What Suzhou has done is reverse current practice and focus on building a city that can be enjoyed on foot. There are parks within walking distance of most residential areas and there are community shopping clusters also in walking distance.

"This is quite uncommon in China but it is quite common in Singapore. They copied that from Singapore," says Zhou.

This helps create a more livable city on many levels.

From an aesthetic point of view, gree n and open spaces are always a plus when compared to the crowded urban spaces of Shanghai, Beijing or Hong Kong.

From a practical standpoint, residents benefit as well. They can walk out of their apartment and head to a park for a stroll or some exercise. Or they can walk to a small and accessible shopping strip that focuses on their day-to-day needs more than it does on the need to stock Louis Vuitton purses or Montblanc pens.

Environmentally, the design of the city also helps because it does not promote driving. Fewer cars are, at least as far as the environment is concerned, never a bad thing.

Most cities in China have traditionally focused on big development plans driven by the real estate developers themselves. These developers have tended to find a large parcel of land in a suburban area somewhere, and then build a multi-purpose complex with a few skyscrapers for residences, a big mall and, somewhere, a park of some kind to meet urban planning guidelines.

But Suzhou does not have much access to suburban lands. It is surrounded by other cities and by lakes and rivers. The land it has at present is all that it will ever be able to use. So the city government has had to work with that. And it made peace with this reality a long time ago, planned around it and stuck with the original plan.

"I would emphasize very consistent planning over time," says Zhou.

Suzhou sits about an hour out of Shanghai, along the corridor that stretches out to Nanjing and represents one of the most heavily populated areas in the world. By no standard is Suzhou a small town.

It is difficult to put exact numbers on the population but according to some estimates, once the migrant population is taken into account, there are about 10.5 million people. The growth has been astounding. In 2000, there were fewer than 1.4 million people in this city famous for its canals.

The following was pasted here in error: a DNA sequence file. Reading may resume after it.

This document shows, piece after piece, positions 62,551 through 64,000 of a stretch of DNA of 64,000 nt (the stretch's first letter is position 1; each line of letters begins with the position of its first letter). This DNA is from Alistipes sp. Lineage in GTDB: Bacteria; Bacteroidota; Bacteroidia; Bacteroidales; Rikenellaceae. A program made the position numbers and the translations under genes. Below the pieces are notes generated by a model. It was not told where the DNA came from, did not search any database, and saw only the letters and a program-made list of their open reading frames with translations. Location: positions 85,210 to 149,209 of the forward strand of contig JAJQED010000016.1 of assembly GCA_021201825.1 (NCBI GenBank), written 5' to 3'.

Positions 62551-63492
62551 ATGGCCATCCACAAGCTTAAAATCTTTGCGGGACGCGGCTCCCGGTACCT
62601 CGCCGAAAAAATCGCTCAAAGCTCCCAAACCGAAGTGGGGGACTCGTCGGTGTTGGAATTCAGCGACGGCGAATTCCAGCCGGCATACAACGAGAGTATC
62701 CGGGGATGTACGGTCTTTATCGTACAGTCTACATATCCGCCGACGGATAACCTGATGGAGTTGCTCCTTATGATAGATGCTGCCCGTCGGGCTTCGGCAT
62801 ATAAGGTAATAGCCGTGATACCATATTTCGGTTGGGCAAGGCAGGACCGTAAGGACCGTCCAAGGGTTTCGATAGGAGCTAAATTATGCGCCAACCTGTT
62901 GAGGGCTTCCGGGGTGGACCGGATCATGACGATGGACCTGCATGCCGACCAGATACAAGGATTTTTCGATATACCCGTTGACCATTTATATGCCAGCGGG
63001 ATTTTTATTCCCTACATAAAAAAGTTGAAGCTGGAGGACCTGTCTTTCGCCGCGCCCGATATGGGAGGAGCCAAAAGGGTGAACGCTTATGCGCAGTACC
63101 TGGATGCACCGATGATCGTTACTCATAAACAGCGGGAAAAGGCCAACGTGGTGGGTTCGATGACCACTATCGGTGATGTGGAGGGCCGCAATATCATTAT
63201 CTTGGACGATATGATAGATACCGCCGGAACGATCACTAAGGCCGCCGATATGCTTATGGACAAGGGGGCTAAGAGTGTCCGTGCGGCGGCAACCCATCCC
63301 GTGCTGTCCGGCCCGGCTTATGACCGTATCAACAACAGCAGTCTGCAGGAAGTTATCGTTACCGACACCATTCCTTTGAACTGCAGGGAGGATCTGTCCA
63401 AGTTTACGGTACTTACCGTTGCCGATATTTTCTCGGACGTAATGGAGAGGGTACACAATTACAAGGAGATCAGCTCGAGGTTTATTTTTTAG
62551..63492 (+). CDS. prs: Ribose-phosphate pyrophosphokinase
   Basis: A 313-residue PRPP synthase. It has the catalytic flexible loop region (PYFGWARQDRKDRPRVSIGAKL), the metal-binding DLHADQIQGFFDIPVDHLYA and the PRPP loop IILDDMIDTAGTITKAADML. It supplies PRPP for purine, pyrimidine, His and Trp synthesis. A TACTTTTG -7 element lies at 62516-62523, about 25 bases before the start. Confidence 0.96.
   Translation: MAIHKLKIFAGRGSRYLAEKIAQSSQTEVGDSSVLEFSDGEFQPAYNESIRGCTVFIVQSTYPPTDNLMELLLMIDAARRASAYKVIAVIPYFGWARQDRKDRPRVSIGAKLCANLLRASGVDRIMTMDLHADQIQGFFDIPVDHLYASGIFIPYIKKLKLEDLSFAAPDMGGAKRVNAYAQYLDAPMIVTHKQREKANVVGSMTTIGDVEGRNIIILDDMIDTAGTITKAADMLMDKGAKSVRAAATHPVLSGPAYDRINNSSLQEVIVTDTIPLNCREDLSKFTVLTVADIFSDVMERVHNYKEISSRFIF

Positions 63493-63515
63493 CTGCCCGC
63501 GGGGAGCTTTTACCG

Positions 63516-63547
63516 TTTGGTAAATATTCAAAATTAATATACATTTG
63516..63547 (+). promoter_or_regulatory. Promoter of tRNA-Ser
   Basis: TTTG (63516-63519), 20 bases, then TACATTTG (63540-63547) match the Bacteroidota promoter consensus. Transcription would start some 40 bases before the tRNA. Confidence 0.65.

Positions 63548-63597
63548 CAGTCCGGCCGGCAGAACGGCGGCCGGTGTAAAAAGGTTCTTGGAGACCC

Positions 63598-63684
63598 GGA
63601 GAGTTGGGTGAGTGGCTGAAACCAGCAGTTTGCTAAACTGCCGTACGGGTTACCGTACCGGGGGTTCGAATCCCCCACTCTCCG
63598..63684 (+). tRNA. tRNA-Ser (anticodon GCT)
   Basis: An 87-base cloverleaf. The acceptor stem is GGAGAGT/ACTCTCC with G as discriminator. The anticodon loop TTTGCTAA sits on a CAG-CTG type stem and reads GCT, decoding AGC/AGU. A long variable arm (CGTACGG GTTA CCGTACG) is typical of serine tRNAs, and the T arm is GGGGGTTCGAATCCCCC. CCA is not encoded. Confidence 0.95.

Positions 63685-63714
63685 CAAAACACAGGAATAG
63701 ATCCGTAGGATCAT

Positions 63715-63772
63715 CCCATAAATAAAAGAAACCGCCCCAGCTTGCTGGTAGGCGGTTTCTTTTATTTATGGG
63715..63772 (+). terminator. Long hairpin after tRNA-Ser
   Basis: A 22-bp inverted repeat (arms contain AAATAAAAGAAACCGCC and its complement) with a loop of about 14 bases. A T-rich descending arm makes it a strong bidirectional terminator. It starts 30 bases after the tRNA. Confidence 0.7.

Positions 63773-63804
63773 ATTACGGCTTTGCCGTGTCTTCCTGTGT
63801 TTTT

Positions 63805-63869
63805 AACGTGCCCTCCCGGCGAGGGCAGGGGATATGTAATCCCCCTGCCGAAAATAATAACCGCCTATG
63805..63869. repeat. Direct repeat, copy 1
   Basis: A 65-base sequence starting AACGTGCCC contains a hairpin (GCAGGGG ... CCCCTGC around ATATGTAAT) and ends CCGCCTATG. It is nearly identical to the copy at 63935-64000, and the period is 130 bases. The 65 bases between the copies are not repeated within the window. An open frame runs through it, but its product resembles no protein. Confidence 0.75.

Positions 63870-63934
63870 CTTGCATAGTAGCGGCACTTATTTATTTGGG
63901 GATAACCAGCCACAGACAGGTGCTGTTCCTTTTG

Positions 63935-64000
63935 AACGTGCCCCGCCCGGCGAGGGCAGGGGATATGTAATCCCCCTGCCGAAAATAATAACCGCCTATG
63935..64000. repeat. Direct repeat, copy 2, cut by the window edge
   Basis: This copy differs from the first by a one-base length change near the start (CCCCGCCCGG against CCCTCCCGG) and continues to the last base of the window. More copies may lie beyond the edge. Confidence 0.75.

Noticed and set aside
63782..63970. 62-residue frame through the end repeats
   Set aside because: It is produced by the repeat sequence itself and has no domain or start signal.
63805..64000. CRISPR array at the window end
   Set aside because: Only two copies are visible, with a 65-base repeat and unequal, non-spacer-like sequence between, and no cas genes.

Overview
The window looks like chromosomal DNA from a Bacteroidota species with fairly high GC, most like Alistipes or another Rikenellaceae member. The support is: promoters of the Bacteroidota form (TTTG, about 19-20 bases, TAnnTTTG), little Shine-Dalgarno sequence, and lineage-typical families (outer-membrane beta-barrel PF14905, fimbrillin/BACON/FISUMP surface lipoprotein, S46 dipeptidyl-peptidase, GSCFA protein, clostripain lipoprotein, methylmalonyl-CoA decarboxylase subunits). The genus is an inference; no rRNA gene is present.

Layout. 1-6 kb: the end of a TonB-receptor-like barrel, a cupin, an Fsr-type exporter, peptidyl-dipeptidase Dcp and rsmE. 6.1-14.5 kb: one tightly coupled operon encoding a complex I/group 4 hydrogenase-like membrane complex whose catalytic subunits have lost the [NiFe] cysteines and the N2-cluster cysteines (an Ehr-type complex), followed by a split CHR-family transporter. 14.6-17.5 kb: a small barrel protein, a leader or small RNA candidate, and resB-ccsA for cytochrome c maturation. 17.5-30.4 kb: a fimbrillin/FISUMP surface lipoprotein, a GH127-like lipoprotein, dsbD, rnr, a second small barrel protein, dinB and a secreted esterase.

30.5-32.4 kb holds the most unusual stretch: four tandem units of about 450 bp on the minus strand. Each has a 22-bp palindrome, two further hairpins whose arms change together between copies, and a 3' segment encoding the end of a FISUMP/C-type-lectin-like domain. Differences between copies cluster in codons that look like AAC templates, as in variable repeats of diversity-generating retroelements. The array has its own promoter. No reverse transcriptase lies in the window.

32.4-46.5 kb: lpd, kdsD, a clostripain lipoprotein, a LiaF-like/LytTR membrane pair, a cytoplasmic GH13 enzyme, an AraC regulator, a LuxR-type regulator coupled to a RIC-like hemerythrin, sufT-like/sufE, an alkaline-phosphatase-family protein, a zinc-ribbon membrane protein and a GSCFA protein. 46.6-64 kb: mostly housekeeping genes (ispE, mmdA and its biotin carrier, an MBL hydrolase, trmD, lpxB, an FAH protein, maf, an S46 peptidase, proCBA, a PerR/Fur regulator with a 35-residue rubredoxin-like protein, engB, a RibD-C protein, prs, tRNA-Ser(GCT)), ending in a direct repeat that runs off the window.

And yet, Suzhou has plenty of parks surrounded by residential complexes and community shopping areas. These retail clusters are a deviation from the traditional approach most cities in China have taken. This has been to build mas sive shopping malls in preparation for the inevitable mass of drivers - a model perfected in the US where families have multiple cars and a penchant for driving to a hypermall and shopping at huge retail chains.

"Suzhou has been quite successful in terms of developing the new commercial business district while preserving the historical buildings," says Zhou.

The Suzhou Industrial Park, for example, is an example of long-range planning. The blueprints for the successful park were laid out in the 1990s and the park has grown thanks in large part to investment and planning from Singapore.

All this has helped Suzhou emerge as one of the largest recipients of foreign investment in China, which include multinationals like Procter & Gamble, DuPont, Siemens AG, Bayer AG, Philips Electronics NV and Tata Group.

The city's economic output in 2012 was 1.2 trillion yuan ($190 billion), or 114,000 yuan per capita. That is almost four times larger than the average across China.

Shanghai is the richest city in China with fiscal revenue in 2013 of 410 billion yuan, according to the China Investment Network. Suzhou is in sixth place (behind Beijing, Tianjin , Shenzhen and Chongqing) with revenues of 133 billion yuan.

But arguably, Suzhou is much more livable than any of its richer peers, although "livable city" claims are always debatable, depending on the criteria used. The Chinese Academy of Social Sciences, for example, named Zhuhai, on the southern coast of Guangdong, as the most livable city in China ahead of Hong Kong and Hainan Island.